Well this weekend saw me dispatched to The Dover Transport Museum Classic Car Show and in effect this was a recce for one of next year’s suggested AROCKES club outings to new shows and locations. I would have liked to have taken my newly acquired Series 4 Spider to fit in with all the other exhibiting vehicles but it was still in storage and waiting to be located to its new garage at home. So having been accepted for the show as a club vehicle earlier in the year (as all members are at most classic shows) I set off and arrived in the MiTo to the Museum and I was not going to be disappointed – what a fantastic venue!
Dover Transport Museum is set in two acres and has two large buildings containing over fifty historic vehicles, with many set in historic street scenes with shops containing period vehicles and artefacts of life from a generation or two ago. Many displays are unique, such as the MG in the recreated garage workshop. There is an extensive working model railway, fantastic model boat and car displays as well as many period exhibits from WW1 to the present day. There is also a really well positioned cafe overlooking the main museum display. When you bear in mind that this outstanding museum, with exhibitions of everything relating to transport in the Kent area, is completely staffed by volunteers, then it really puts to shame other transport expos, such as the Beaulieu National Motor Museum, in my opinion. It’s simply streaks ahead of its contemporaries in regards to innovation of display and content.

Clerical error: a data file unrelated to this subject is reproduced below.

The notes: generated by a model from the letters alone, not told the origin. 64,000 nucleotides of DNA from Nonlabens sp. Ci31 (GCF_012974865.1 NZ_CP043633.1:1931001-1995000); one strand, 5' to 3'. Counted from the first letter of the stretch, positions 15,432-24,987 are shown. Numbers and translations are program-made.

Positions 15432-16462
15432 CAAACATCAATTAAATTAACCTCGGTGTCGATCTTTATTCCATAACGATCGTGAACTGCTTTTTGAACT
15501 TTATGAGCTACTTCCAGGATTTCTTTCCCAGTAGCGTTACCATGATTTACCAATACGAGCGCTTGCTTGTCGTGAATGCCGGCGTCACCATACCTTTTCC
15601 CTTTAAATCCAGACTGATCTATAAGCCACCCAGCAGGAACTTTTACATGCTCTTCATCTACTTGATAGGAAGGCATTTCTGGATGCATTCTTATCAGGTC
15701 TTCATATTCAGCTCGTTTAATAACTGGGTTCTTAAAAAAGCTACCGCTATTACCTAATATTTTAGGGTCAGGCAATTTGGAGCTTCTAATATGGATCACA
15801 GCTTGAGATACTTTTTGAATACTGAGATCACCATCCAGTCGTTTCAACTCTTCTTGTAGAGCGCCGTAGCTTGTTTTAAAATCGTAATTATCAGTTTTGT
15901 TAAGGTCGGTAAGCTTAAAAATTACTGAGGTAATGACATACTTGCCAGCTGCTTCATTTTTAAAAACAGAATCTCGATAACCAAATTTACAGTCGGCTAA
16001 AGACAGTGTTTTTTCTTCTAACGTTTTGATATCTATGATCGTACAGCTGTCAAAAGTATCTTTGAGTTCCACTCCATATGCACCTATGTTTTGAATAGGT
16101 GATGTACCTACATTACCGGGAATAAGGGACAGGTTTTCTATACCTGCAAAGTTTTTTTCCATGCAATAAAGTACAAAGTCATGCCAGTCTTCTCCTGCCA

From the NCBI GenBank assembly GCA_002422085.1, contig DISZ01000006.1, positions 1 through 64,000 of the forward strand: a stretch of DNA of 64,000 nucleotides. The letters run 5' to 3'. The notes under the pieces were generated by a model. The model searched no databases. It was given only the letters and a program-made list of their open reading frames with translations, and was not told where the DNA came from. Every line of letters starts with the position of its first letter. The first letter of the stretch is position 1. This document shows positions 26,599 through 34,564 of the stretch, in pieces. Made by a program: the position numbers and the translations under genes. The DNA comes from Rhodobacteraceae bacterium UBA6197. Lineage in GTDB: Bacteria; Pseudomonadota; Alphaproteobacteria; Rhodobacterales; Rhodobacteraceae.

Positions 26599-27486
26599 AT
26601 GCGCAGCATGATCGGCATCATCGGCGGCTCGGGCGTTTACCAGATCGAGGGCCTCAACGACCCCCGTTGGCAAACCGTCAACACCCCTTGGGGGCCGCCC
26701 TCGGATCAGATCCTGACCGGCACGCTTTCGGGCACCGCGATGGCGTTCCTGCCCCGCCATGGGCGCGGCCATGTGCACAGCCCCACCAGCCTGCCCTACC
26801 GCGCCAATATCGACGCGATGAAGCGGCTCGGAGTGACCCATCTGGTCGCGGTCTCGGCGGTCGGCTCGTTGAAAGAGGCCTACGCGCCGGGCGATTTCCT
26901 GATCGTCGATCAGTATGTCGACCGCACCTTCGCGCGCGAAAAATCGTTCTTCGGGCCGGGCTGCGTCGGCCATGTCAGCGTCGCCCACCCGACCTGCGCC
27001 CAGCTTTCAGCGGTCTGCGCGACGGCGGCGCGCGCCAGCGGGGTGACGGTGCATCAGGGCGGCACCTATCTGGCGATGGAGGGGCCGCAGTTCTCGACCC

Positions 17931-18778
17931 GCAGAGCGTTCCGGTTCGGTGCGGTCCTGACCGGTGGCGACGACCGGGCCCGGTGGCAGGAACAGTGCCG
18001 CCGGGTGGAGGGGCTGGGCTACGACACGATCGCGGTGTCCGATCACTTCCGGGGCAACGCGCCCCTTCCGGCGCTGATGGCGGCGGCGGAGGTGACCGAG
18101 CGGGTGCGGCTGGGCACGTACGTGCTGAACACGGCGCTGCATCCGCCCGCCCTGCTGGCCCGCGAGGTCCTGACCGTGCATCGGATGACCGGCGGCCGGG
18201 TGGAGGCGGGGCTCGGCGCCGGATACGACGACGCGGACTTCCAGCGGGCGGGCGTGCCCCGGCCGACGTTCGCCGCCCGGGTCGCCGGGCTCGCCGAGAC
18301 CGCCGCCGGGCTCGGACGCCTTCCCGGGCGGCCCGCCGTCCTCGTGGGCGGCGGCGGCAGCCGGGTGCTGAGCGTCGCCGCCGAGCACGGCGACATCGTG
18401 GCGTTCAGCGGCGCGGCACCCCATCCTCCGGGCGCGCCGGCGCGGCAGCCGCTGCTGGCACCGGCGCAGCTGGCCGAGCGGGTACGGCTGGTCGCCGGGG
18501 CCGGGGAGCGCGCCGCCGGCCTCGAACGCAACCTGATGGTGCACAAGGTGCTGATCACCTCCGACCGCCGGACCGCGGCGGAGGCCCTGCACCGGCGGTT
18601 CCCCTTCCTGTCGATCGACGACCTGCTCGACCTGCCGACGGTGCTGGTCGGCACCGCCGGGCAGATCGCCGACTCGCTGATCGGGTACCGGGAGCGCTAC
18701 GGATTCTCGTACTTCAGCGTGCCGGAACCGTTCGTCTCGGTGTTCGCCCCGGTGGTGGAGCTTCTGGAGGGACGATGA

For instance, there is a MG TA 1938 sports car located in a period garage which is one of three thousand produced up until 1939. Although slightly under powered in comparison to later models, such as the TB & TC series, it was the forerunner to the MGB, becoming one of the best selling sports cars of all time. The MG, shown below, was donated to the museum in 2009 having spent 15 years under a tarpaulin in a garden locally. It is – I am relieved to say – destined for a complete restoration, as quite rightly it should be.
One of the most innovative displays was the recreation of a local motorcycle shop, “J. Pursy Motorcycles,” which featured some really historic machines – and it really begged you to wander in and have a “browse.”
One machine that really took my eye was a trials bike. It was one of a very limited number of production Norman Trials bikes made in the Beaver Road factory in Ashford in 1960 and was one of the last made there.
In the main display arena was a 1970 Morris Minor “Panda Car” which was used to replace the ever hard worked “Bobby on the beat” as cuts made it ever harder to police ever increasing patrol areas. Some things never change.
The main arena display area is overlooked by the museum’s cafe staffed by friendly volunteers that put other museums to shame in terms of price and sheer friendliness. You can see to the centre right of the below photo a 1948 MG TC 1250 cc that was produced up until 1955. This MG was fully restored in 1983 and is on extensive loan by Barretts of Canterbury and should be considered in contrast to the derelict MG TA mentioned earlier.